According to activists on social media and a group monitoring the conflict, Islamic State has destroyed part of another ancient temple in the Syrian city of Palmyra, this time targeting the Temple of Bel.
The extent of the damage at the Roman-era structure in the central desert city was not known, the Syrian Observatory for Human Rights said on Sunday.
It is the second temple that Islamic State has attacked in Palmyra this month. On 25 August, the group detonated explosives in the ancient Baal Shamin temple, an act that the cultural agency Unesco has called a war crime aimed at wiping out a symbol of Syria’s diverse cultural heritage.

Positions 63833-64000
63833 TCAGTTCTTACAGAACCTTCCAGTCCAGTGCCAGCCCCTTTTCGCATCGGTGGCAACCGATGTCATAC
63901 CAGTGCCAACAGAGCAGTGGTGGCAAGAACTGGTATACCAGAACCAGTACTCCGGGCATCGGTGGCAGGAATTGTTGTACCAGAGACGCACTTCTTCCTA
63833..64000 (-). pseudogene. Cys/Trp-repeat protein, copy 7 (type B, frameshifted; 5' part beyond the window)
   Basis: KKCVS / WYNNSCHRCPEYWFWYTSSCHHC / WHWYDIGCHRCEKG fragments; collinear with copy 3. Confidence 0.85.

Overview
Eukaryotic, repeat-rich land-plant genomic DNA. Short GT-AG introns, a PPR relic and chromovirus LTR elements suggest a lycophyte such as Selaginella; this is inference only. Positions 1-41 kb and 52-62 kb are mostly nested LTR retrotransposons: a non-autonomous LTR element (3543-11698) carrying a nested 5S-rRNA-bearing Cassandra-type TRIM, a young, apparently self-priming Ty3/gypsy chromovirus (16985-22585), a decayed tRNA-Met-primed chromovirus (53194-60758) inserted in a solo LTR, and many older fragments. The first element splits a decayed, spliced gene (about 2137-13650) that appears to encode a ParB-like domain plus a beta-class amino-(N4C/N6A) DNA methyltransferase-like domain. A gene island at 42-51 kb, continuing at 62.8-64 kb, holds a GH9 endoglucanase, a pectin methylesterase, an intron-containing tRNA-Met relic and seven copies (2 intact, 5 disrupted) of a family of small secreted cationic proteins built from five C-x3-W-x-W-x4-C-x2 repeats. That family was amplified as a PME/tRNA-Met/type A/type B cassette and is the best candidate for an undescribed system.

Earlier this month, the group beheaded the 82-year-old Syrian archaeologist who had looked after Palmyra’s ruins for four decades and hung his body in public, according to Syria’s antiquities chief.
Government forces and allied Sunni and Shiite militiamen have been battling the Islamic State militants in Anbar for months, but, hampered by suicide bombings and booby-trapped buildings, they have only made modest gains.